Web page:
When U.S. companies start to report their quarterly earnings in two weeks’ time, investors will be looking not only for proof of another standout quarter but also for any clues that the two-year upswing in corporate profit growth is beginning to wane.
For months, a consensus has been building on Wall Street that corporate earnings growth will begin to slow in the latter half of this year, with the second quarter’s results representing the peak in a two-year streak of earnings growth following the recession of 2001.
Earnings growth can hardly continue on its powerful upswing forever, stock market prognosticators note. Year-over-year comparisons will get tougher and a slowdown in growth is inevitable as the Federal Reserve embarks on an expected series of interest rate rises, reducing the flow of cheap credit.
“There’s a feeling that the second quarter was the peak in earnings growth and we will see a deceleration in the second half of the year,” said David Joy, capital markets strategist at American Express Financial Advisors.
“It has some people worried that the market will have a hard time moving ahead this year. But if the economic momentum we are seeing in the data continues into the second half, can earnings growth also surprise in the second half of the year? That’s an open question on Wall Street right now,” he said.
The question is a particularly pertinent one for the stock market, which has spent the last few weeks stumbling around in listless trading, showing no hint of breaking out of its narrow range. Professional investors say traders are on hold until they know the outcome of the Fed’s next rate-policy meeting and the handover of sovereignty in Iraq, both of which take place next week.
A deceleration in earnings growth isn’t necessarily disastrous for stocks, but it has an important impact. As earnings accelerate, riskier, small-capitalization stocks tend to do best as investors take on more risk. But as earnings growth decelerates, investors gravitate toward a more defensive strategy, moving money into more stable, larger-cap companies that show steady but slower growth, such as consumer products makers.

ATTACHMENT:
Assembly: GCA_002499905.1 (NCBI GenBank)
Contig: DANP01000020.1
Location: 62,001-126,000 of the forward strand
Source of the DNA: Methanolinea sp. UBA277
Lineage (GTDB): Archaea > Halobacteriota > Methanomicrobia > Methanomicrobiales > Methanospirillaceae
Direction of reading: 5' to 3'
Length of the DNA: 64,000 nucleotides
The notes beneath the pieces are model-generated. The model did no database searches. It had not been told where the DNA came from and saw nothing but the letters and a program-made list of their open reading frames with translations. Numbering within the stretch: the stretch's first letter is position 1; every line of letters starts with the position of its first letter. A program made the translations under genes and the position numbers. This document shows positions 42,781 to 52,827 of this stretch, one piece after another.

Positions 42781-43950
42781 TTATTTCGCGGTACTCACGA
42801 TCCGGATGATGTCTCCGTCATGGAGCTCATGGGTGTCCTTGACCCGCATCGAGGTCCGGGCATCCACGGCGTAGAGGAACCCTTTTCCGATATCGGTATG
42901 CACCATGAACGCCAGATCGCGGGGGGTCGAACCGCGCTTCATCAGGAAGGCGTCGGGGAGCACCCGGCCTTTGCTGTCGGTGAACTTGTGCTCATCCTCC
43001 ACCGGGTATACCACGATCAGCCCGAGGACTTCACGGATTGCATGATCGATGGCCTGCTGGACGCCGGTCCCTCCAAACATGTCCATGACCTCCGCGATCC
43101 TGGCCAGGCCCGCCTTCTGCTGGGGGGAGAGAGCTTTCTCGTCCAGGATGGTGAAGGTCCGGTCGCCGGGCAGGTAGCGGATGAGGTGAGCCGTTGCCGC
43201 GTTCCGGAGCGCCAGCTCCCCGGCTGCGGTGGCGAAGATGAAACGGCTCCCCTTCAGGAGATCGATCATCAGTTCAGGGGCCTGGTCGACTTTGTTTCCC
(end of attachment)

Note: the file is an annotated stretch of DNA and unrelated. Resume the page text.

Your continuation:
Early indications are that earnings in the April-to-June quarter are likely to be as impressive as in the prior two quarters, when they grew by 28 percent over the year-earlier period, according to research firm Thomson Financial/First Call.
A consensus of Wall Street analysts tracked by First Call has ratcheted up its expectations for earnings growth in the broad Standard & Poor’s 500-stock index from 14.9 percent to 20.4 percent for the quarter. That puts companies in the index on track for a fourth straight quarter of earnings growth over 20 percent — a feat not seen since the Internet bubble period of the late 1990s.
Joseph Cooper, a research analyst at First Call, expects results to be “terrific.” Sixty-four percent of all analysts’ earnings revisions have been upward for the April-to-June period, translating into the highest percentage point gain for earnings estimates on record, he said. “But based on the estimate revisions and pre-announcements we have seen, we think earnings growth in the quarter will end up being as much as 26 percent," he said.
Materials, tech lead growth
The quarter’s best-performing sector will be basic materials, which includes companies that make chemicals, metals and plastics, Cooper said. The sector is benefiting from strong pickup in global demand for products and is expected to see year-over-year earnings growth of 76 percent. The technology sector is seeing similar growth thanks to strength in the semiconductor sector and should post a 54 percent increase in earnings.
Sharply higher oil prices have boosted the energy sector too. “This is the big swing factor in earnings,” Cooper said. “When we started the quarter, energy company profits were expected to be up 3 percent, but now the estimate for earnings in the sector is up to 43 percent. That accounts for most of the change we have seen in overall earnings growth.”
Analysts generally predict earnings growth will shift to the low teens later this year and into the single digits in 2005. But quarters after quarter, results from companies have surpassed expectations, leading Cooper to suspect that the surprising trend may continue.
“We entered year with the idea that earnings growth would decelerate, and analysts were forecasting earnings growth of 12 percent in 2004. But now it looks like we’ll do close to 20 percent, and we did 18 percent in 2003,” Cooper said. “We are actually growing at a faster rate than we did last year, and analysts have been behind the curve when it comes to earnings growth over the last year. So what’s to say they are not still behind the curve?”
Ned Riley, chief investment strategist at State Street Global Advisors, doesn’t think the rate of earnings gains seen in the first half of 2004 will be repeated in the second half. “And companies won’t be as giddy as they have been in the recent past with their outlooks for future quarters; I doubt they’ll give guidance beyond (one) quarter,” he said.
Still, Riley thinks the stock market may rally at some point in the next two months.
“It’s more of a function of a lessening of the factors weighing on the market,” said Riley. “It’s a contrarian view: Investors are not factoring in rates rising modestly, nor are they factoring in a lessening of the violence in Iraq or an easing of the troubles getting oil shipments out of Iraq. And so if those things come to pass it might give the stock market a boost.”